The Fall : Your Future Our Clutter

There is perhaps no more mercurial band than The Fall and additionally no more enigmatic front man than their Mark E. Smith, the only member that his remained with the band for their entire existence. The man has done a remarkable job of shifting through different musicians, inserting nearly a different line-up with each successive effort. This chaotic approach to business is appropriately reflected right from the get go on their latest record Your Future Our Clutter, their 28th. Curiously, perhaps because in his increased age Smith sees no further need to continually hand people a pink slip, this 2010 release from Domino records boasts the same lineup as 2008’s Imperial Wax Solvent. Of course, it could also be that he figures he’s stumbled upon a formula that just might work.

As has been the band’s modus operandi over the last three decades plus, Your Future Our Clutter is a perfectly astute mixture of their most prominent influences; there is the mashed up methods of krautrock kings Can with their deft musicality and unstructured defiance, The Velvet Underground’s proto punk and fixation on the three chords or less philosophy, and Captain Beefheart with his series of non-sequitur poetry which when spoken in an unbroken drawl alternates between sounding like utter inanity and wonderful pith. Here, there is a pattern of songs with a reined in energy that sounds constantly as if inertia is provoking it to explode and leave a sweaty vapor pouring out of your blown out speakers. In this sense the album is more a cohesive sequence of movements, all in sync, rather than a collection of nine independent musical statements.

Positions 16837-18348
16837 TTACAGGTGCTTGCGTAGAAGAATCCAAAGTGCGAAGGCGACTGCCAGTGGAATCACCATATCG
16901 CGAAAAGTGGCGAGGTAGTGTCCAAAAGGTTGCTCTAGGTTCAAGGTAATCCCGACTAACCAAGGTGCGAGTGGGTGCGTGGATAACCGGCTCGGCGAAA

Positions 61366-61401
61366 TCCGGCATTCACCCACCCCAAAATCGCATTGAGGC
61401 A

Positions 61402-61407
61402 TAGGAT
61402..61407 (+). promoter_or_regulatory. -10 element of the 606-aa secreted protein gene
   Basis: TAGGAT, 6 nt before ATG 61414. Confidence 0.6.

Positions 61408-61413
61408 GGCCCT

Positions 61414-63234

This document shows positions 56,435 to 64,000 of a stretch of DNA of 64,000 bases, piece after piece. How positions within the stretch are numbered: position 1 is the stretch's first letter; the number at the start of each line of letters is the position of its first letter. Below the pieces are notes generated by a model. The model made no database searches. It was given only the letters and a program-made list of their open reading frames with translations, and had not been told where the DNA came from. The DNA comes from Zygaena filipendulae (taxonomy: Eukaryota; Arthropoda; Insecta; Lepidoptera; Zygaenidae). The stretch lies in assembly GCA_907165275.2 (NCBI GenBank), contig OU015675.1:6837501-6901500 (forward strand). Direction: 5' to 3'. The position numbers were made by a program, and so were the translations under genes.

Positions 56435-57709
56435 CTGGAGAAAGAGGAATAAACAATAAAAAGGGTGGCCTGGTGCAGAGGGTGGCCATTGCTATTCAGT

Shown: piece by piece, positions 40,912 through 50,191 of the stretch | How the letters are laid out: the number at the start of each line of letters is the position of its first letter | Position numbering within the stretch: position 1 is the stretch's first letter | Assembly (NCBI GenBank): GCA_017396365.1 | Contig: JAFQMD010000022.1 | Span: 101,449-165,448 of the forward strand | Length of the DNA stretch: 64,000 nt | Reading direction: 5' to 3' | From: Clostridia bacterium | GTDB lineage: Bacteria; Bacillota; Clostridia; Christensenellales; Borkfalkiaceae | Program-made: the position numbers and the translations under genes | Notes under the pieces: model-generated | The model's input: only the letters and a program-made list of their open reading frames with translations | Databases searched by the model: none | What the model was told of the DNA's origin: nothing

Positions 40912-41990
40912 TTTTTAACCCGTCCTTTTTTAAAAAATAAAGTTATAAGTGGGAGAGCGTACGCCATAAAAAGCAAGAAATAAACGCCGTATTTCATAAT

No song represents that attitude more than “Cowboy George.” The track dutifully marches forth at a scorching pace behind a repetitive drumbeat and guitar line. For nearly three minutes the song stands on the threshold of sincere bedlam, but right when you expect all hell to truly break loose, you are treated with a Smith’s pontificating over some real rad feedback for the ensuing three minutes. But what other than the unexpected should be anticipated from The Fall?

On the following track, “Hot Cake,” there becomes evidence of a tear in the fabric. As the momentum, having been built for half an hour, begins to bubble over and the sense becomes more frantic, the band turns in a real headbang-worthy romp. But the relative calmness is resumed upon the commencement of “Y.F.O.C/ Slippy Floor.” The swinging beat is there, the dirty bass is present, and so is Mark E. Smith’s nonsensical yet incessant banter. And then it happens. Just when it looks like the band is willing to close the set on a comparatively tranquil note, the levee bursts! And how sweet it is. Initiated by a maddeningly virtuosic drum fill the band goes full tilt, assuring that if they’re going out, and I humbly believe that is not the case, they are going to go out in a damn blaze of glory. In summation, there is plenty of weirdo rock and roll bristling with passion and invention to go around on this record. And while it may not be the same exact cast assembled to provide us with it Your Future Our Clutter certainly leaves no doubt Mark E. Smith will be offering us his twisted vision for years to come.

Similar Albums:
Half Man Half Biscuit – Achtung Bono
The Wedding Present – Seamonsters
Mission of Burma – The Sound The Speed The Light

Stream: “Bury p. 1 and 3”

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